Entries in Aging (7)


Our New Special Issue in IOVS

Read more here: Press Release

This issue made possible by the generous support from


June 2013 Symposium: The Aging Eye

Photos: Dyanne Cano and Jonathan Furukawa


Our Upcoming Symposium on The Aging Eye

We are very excited to hold our upcoming 8th symposium later this week on the following topic:

The Aging Eye:
Normal Changes, Age-Related Diseases and Sight-Saving Approaches
Terranea Resort, Rancho Palos Verdes, CA
June 14-16, 2013

Led by co-chairs Dr. Gerald Chader of the Doheny Eye Institute and Dr. Allen Taylor of Tufts University, this symposium promises to be engaging and dynamic, as 15 of the field's top researchers and doctors in eye research will meet for two days to discuss recent findings and breakthroughs in diseases and conditions affecting the aging eye.


  • Dr. Catherine Bowes-Rickman – Department of Ophthalmology, Duke University Medical Center 
  • Dr. David Calkins – Vanderbilt Eye Center, Vanderbilt University Medical Center
  • Dr. Joseph Caprioli – Jules Stein Eye institute, UCLA
  • Dr. Gerald Chader – Doheny Retina Institute, USC School of Medicine
  • Dr. Emily Chew – Epidemiology & Clinical Applications, National Eye Institute, National Institutes of Health 
  • Dr. Gislin Dagnelie – Department of Ophthalmology. Johns Hopkins Hospital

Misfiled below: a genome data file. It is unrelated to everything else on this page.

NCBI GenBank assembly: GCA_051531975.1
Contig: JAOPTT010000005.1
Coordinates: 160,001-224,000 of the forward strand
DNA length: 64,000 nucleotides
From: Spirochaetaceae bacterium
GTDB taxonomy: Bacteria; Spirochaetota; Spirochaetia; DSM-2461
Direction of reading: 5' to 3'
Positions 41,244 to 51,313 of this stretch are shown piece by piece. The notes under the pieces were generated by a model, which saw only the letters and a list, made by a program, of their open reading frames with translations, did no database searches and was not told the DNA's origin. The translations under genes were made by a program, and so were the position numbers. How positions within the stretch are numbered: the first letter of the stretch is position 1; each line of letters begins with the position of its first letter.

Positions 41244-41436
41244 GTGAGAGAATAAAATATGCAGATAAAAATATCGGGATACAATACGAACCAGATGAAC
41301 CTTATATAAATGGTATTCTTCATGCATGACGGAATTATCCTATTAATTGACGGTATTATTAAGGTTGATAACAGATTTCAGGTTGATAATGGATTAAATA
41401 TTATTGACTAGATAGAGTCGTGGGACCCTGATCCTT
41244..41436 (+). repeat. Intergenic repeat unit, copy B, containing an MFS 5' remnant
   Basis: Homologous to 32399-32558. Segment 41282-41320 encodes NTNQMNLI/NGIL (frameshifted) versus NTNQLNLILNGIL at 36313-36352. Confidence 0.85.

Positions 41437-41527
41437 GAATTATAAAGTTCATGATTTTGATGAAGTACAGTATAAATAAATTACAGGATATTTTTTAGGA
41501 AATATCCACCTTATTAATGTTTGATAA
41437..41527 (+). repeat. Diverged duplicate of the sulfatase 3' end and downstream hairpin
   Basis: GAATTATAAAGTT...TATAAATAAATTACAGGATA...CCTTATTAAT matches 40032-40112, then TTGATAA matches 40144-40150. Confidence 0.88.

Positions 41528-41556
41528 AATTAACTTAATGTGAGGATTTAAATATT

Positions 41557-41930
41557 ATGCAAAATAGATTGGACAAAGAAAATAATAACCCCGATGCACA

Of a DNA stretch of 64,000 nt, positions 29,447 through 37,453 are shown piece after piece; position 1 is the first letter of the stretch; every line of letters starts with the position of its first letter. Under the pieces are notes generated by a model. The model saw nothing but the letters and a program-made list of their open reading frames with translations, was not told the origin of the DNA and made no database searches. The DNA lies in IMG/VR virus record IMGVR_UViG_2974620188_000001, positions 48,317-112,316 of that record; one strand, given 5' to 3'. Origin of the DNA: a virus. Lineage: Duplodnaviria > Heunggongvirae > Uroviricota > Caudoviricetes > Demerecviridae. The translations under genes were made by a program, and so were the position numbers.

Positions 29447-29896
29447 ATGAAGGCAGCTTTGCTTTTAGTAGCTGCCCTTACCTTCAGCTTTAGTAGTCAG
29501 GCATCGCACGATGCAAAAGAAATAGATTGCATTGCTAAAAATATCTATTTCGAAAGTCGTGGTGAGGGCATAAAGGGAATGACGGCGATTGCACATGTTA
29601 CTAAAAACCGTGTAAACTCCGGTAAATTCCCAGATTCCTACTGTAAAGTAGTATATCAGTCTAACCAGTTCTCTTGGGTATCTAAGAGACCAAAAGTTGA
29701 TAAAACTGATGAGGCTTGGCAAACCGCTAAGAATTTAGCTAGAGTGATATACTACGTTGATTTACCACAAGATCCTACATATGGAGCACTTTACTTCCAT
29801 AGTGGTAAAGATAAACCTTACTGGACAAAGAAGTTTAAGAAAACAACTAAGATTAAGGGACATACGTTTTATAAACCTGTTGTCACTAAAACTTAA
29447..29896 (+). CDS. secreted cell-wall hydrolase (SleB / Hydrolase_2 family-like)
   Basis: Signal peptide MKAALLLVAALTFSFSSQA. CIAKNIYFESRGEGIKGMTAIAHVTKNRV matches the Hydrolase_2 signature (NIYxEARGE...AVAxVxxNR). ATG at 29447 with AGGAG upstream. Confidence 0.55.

• Dr. Ilene Gipson – Schepens Eye Research Institute, Massachusetts Eye & Ear Infirmary, Harvard School of Medicine 
  • Dr. Hans Grossniklaus – Department of Ophthalmology, School of Medicine, Emory University
  • Dr. Barbara Klein – Department of Ophthalmology & Visual Sciences, University of Wisconsin-Madison 
  • Dr. Ronald Klein – Department of Ophthalmology & Visual Sciences, University of Wisconsin School of Medicine & Public Health 
  • Dr. Gerard Lutty – Wilmer Eye Institute, Johns Hopkins University School of Medicine 
  • Dr. J. Mark Petrash – Department of Ophthalmology, University of Colorado, Denver 
  • Dr. David Rein – National Organization for Research at the University of Chicago
  • Dr. Johanna Seddon – Department of Ophthalmology, Tufts University School of Medicine 
  • Dr. Allen Taylor – Nutrition & Vision Research, USDA-HNRCA, Tufts University
  • Friday

    New Link Between Glucosamine and Glaucoma

    Image courtesy of wisegeek.com

    A new link between the oral supplement, glucosamine, and glaucoma has been found in a new, small study published as aresearch letter in The Journal of the American Medical Association. The study was done with 17 participants all over the age of 76.

    Specifically, the study found:

    Overall, pressure inside the eye was higher when participants were taking glucosamine, but did return to normal after they stopped taking these supplements, the study showed.

    "This study shows a reversible effect of these changes, which is reassuring," wrote researchers led by Dr. Ryan Murphy at the University of New England College of Osteopathic Medicine in Biddeford, Maine. "However, the possibility that permanent damage can result from prolonged use of glucosamine supplementation is not eliminated. Monitoring IOP in patients choosing to supplement with glucosamine may be indicated."

    U.S. News and World Report noted that while this was the first time this link has been made, the study was limited in terms of brand and duration of the supplement.